INDIANAPOLIS, Ind. (April 8, 2016) – Here’s an undeniable reality in the NFL: high-profile free-agent signings drive public interest, but the draft is the lifeblood to building a championship-caliber roster.
Listen to Indianapolis Colts owner Jim Irsay.
“The draft is where we’re really going to be better,’’ he said. “I think we have to over these next two drafts continue to identify guys, particularly defensively, that are going to be key guys as we go forward.’’
The Colts hold six picks in the April 28-30 draft – they sent their sixth-rounder to Oakland for linebacker Sio Moore – and it’s not hyperbole to insist their status as perennial playoff contender hinges on general manager Ryan Grigson and his personnel staff adequately addressing several roster deficiencies.
That in mind, over the next few weeks we’ll look at areas of concern.
Today: running back.
- Starter: Frank Gore.
- Top backups: Robert Turbin, Tyler Varga, Jordan Todman.
- Key stats: You probably can recite these in your sleep. The Colts haven’t had a running back reach the 100-yard mark in 56 consecutive games, including the playoffs, or had a 1,000-yard rusher since Joseph Addai in 2007. Each is the longest NFL’s longest active streak. And that’s ridiculous. Gore did his part last season. He squeezed out 967 yards running behind a substandard offensive line and nearly ended the dry spell with 98 yards at Houston. But just so no one’s confused, this isn’t so much an issue with who’s running the ball as it is who’s doing the blocking.
- Degree of concern: Gore isn’t the long-term answer. He’s in the second year of a three-year contract and turns 33 in May. Fresh legs capable of being the feature back are needed.
- What about: Ezekiel Elliott, Ohio State; Derrick Henry, Alabama; Kenneth Dixon, Louisiana Tech; Devontae Booker, Utah; Jordan Howard, Indiana.
- More about Dixon: He’s the classic watch-the-tape type of prospect. All Dixon did was produce in four seasons at Louisiana Tech. The 5-10, 213-pounder ran for a school-record 4,480 yards and 72 touchdowns in 47 games – he averaged 95.3 yards per game and 5.6 yards per attempt – and added another 972 yards and 15 touchdowns on 88 receptions. His 522 points rank second in NCAA history behind Navy’s Keenan Reynolds (530). Dixon is considered a legitimate three-down back. One red flag to keep in mind is he fumbled 13 times over the last three seasons.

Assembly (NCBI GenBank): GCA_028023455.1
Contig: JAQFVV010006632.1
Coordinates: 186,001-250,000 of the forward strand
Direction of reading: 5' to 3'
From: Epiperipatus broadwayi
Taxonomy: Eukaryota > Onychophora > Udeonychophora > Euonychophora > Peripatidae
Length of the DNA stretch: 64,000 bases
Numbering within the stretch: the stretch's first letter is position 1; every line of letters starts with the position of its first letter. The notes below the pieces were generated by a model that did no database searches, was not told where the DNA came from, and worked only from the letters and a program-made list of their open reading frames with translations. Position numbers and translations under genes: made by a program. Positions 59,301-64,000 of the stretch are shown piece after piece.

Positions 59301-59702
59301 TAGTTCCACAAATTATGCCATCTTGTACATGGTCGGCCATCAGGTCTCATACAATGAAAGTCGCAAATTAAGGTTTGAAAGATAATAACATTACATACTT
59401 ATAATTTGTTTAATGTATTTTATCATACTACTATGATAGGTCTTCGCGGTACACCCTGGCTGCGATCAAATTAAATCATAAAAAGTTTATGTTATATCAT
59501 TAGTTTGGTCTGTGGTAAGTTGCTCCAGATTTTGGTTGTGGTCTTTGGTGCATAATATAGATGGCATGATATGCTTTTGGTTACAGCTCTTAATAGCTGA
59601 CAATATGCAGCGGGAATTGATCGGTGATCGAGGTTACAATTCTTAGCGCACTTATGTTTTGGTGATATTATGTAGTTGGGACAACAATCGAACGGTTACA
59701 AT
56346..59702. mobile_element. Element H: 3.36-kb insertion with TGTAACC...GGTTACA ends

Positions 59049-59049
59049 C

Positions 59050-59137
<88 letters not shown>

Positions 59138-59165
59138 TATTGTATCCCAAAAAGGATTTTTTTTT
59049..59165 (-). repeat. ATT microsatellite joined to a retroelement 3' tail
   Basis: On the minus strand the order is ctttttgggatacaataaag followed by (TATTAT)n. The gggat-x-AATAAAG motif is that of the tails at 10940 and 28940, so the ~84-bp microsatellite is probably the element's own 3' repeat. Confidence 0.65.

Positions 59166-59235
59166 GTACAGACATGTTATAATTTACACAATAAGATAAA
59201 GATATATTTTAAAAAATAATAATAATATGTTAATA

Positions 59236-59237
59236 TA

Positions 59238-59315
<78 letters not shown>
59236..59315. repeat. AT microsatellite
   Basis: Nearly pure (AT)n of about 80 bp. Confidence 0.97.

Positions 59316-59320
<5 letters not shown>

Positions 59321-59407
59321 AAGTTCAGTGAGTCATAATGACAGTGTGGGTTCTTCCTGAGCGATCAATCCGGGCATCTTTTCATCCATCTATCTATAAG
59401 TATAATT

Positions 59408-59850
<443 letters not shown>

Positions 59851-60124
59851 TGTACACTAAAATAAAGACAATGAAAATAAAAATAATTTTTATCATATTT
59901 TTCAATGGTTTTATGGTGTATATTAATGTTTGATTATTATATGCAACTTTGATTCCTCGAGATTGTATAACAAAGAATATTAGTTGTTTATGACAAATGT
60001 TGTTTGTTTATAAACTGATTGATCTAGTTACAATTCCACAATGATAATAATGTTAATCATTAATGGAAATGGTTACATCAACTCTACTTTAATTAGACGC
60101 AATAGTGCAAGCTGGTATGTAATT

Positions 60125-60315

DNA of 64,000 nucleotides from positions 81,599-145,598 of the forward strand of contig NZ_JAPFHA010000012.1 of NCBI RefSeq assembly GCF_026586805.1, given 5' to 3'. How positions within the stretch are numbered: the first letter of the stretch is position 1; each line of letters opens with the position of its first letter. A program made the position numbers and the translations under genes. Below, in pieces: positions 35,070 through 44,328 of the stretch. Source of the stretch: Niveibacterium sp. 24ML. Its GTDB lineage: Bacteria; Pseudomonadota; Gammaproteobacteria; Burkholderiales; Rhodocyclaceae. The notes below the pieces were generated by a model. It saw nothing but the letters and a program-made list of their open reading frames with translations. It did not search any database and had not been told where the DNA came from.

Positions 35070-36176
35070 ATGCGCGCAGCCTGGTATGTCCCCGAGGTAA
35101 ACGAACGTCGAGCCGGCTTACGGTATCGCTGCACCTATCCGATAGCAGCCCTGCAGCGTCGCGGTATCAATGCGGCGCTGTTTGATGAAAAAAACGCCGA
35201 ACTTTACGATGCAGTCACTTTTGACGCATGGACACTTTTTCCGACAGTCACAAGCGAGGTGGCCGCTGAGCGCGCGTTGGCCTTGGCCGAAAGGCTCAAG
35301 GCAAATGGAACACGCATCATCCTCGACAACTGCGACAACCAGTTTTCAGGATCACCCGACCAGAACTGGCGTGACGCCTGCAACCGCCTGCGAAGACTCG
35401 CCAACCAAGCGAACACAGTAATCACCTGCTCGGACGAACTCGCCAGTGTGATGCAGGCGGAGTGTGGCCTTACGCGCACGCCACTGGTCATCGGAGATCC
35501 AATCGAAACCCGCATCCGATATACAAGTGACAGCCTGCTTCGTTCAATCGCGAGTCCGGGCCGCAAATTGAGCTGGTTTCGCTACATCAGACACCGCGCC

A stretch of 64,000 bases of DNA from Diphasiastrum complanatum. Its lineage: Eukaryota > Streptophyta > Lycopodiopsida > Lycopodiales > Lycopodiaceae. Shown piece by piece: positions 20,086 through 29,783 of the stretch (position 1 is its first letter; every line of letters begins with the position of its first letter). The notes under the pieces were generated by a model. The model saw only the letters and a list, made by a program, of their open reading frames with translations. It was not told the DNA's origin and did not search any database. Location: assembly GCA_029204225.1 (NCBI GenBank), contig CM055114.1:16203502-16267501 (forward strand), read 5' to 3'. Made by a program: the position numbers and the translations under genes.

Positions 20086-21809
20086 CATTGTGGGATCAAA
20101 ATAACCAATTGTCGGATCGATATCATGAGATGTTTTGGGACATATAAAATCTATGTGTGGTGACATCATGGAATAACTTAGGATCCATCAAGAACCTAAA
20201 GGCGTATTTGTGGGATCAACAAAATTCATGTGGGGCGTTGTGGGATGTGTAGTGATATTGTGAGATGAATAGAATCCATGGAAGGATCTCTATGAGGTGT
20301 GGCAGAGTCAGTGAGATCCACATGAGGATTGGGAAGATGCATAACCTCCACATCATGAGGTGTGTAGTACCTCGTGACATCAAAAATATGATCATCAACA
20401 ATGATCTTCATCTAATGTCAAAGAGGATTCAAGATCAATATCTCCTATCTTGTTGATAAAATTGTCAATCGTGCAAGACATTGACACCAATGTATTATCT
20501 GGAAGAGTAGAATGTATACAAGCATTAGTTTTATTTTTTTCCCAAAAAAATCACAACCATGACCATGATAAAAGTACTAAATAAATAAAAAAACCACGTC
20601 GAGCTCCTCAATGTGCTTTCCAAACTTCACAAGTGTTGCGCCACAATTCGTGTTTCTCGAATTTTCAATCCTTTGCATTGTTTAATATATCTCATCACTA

- More from Dixon: “I used to watch Marshall Faulk a lot. I know people compare me to him. I’m nothing compared to Marshall Faulk. Marshall Faulk is in the Hall of Fame. He’s one of the all-time greats. I’m just trying to follow the path that he did. People always compare me to Marshall Faulk, and he’s a great guy. But another thing: he was a great receiver out of the backfield. That’s one reason why I get that comparison. I feel like my receiving abilities will put me over the top, over some of the running backs (in the draft) that haven’t caught the ball so much in the offense. I feel that receiving the ball out of the backfield is an excellent skill that I’ll possess in the NFL.’’
- Final word: We’re taking Elliott and Henry out of the mix. Besides, there’s little chance Elliott drops to the Colts at No. 18. The only way Grigson should grab a running back in the first two of rounds is if he’s convinced the guy is special. Then, he’ll draw incredible criticism considering the glaring needs in other areas. After signing Turbin and Todman, Grigson mentioned the Colts are “not done there,’’ a clear indication he’s looking to add talent to the position. He also reminded everyone he was able to land Vick Ballard in the fourth round of the 2012 draft. Injuries sabotaged Ballard’s career with the Colts, but he led them in rushing as a rookie with 814 yards. No one should be surprised if Grigson tries to find the team’s running back of the future in the middle rounds.